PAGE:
Monday, December 10, 2012
Foreign Travel by Members of Congress (Part I)
The Constitution allocates power over the conduct of foreign relations primarily to the executive, but diplomacy by Congress is common. Members of the House and Senate frequently travel overseas as part of congressional delegations—or “CODELs”—to meet with foreign officials, and foreign officials often make stops on Capitol Hill to discuss legislation. In recent years, visiting heads of state such as Benjamin Netanyahu and Lee Myung-bak have even issued formal addresses to Congress. Moreover, these practices are nothing new; federal legislators and foreign officials have been communicating with each other ever since the First Congress convened in 1789.
I think these practices are fascinating for a couple of reasons. First, no one really has a sense for how frequently they occur, where legislators are traveling, or why they go there. News media rarely mention foreign lobbying of Congress. Some media outlets have called attention to expenses incurred by Nancy Pelosi and others during various trips abroad, but there are no complete reports on the nature and extent of contacts between federal legislators and foreign governments. Yet these contacts constitute a significant mode of engagement between the United States and the rest of the world, and have a real impact on the way in which other nations perceive U.S. policy.
Second, I think the diplomatic contacts are fascinating because they challenge the prevailing understanding that diplomacy is a prerogative of the executive branch. Most analyses don’t seem to acknowledge that legislative diplomacy occurs, much less address the extent of its constitutionality. One resulting problem is theoretical: the gap between theory and practice means either that Congress systematically violates the separation of powers, or that the prevailing understanding of executive power is at least incomplete, and possibly incorrect. A second problem is practical: lacking a theoretical foundation, legislative diplomacy occurs in a constitutional void that imposes no principled limits on the conduct of members of the House and Senate, and offers no guidance on the extent to which planned communications are permissible.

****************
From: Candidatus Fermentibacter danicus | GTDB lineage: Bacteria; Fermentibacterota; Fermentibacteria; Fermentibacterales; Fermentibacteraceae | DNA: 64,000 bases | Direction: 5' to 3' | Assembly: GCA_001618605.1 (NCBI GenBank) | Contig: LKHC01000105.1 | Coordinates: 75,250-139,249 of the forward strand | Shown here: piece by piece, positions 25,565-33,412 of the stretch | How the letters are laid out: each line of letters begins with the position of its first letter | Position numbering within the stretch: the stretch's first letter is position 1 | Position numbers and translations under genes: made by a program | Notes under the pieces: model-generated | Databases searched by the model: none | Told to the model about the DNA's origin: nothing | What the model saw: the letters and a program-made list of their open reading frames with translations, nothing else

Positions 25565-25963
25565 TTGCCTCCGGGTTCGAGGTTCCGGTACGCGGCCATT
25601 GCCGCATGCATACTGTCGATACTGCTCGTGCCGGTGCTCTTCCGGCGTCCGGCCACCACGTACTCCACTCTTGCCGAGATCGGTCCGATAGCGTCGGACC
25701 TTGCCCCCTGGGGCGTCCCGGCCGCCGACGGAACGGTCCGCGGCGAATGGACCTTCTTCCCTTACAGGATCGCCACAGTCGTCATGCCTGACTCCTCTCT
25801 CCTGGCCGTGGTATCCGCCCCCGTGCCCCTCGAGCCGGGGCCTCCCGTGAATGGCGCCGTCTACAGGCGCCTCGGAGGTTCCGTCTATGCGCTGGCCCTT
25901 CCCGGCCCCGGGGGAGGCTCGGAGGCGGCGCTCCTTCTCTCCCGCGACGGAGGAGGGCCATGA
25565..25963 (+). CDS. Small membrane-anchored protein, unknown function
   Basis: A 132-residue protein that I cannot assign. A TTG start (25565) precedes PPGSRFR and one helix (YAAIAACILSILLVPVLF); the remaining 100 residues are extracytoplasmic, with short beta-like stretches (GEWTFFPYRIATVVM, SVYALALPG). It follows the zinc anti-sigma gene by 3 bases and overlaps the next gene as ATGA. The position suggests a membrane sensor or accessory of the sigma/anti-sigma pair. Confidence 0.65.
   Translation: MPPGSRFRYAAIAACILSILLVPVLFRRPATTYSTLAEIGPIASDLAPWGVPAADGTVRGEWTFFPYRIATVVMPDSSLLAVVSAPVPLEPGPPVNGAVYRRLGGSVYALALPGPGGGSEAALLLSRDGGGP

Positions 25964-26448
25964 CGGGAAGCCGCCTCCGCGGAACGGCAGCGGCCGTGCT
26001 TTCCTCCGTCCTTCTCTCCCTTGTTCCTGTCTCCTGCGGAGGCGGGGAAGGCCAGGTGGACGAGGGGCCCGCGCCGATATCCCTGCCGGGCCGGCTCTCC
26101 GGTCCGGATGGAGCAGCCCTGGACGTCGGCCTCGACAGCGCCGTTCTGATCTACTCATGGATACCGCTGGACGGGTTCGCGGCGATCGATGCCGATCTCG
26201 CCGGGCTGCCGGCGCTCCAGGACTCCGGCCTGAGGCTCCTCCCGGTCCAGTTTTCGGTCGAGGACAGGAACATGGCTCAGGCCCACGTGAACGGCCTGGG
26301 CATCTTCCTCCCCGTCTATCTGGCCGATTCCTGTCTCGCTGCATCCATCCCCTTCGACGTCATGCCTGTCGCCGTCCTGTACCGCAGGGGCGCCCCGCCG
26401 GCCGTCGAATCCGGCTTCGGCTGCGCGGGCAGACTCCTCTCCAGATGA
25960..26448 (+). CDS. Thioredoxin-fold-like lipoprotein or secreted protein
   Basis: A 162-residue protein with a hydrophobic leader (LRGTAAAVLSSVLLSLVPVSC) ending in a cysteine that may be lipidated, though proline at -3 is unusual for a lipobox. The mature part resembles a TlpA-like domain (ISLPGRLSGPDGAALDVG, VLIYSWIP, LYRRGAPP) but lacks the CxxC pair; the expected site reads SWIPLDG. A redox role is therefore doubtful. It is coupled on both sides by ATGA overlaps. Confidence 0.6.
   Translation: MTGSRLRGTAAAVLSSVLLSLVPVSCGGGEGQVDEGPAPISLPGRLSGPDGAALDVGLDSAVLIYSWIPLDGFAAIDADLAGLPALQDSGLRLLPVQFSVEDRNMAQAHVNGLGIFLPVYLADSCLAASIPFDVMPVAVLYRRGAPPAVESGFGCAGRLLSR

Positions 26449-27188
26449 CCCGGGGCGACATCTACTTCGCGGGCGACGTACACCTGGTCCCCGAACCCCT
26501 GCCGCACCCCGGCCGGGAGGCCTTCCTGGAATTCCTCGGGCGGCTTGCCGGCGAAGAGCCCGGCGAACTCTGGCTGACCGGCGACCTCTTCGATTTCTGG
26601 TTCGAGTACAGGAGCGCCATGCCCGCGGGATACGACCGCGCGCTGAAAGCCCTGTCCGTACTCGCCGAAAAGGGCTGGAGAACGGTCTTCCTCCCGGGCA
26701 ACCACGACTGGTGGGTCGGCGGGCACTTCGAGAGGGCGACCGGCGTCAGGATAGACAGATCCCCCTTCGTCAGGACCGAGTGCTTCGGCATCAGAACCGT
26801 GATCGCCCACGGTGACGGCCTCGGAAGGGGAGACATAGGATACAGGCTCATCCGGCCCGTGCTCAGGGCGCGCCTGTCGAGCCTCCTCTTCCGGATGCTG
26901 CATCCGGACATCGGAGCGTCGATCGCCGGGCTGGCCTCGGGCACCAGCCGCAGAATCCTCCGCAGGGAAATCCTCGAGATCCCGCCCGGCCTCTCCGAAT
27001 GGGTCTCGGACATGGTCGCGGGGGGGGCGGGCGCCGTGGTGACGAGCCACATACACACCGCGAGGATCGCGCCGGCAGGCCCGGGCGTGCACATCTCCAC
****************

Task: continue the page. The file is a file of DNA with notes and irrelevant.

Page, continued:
I’m currently writing an article—entitled “Legislative Diplomacy”—that addresses these issues. One purpose is empirical. I use evidence from Wikileaks and a variety of public reports on congressional travel to provide an extensive account of the nature and volume of contemporary diplomacy by Congress. This evidence shows that legislative diplomacy is surprisingly frequent, widespread, and longstanding. The other purpose of the article is to offer a constitutional analysis of the contemporary practice. In my next post, I’ll share some of the data I collected.
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Any thoughts on how the Logan Act fits into the picture?
Posted by: Peter Spiro | Dec 12, 2012 2:18:52 PM
That's a good question. I think it's pretty clear that the Logan Act applies to federal legislators as much as private citizens; the text refers to "any" U.S. citizen, several of the legislators who debated enactment seem to have understood that the Act would apply to them, and although no prosecutions have ever occurred, there's a long history of allegations of Logan Act violations against members of Congress. That said, I think it's also the case that most CODELs are compliant with the Act because they obtain prior authorization from congressional leadership and support from the executive branch. The State Department, for example, arranges a lot of the travel logistics, and the Defense Department makes military aircraft available for the CODELs. Given this support, it's hard to argue that the CODELs occur "without the authority of the United States." But non-official delegations, or "NODELs," tend not to receive official approval, so the Logan Act argument against them is stronger.
Posted by: Ryan Scoville | Dec 12, 2012 4:31:28 PM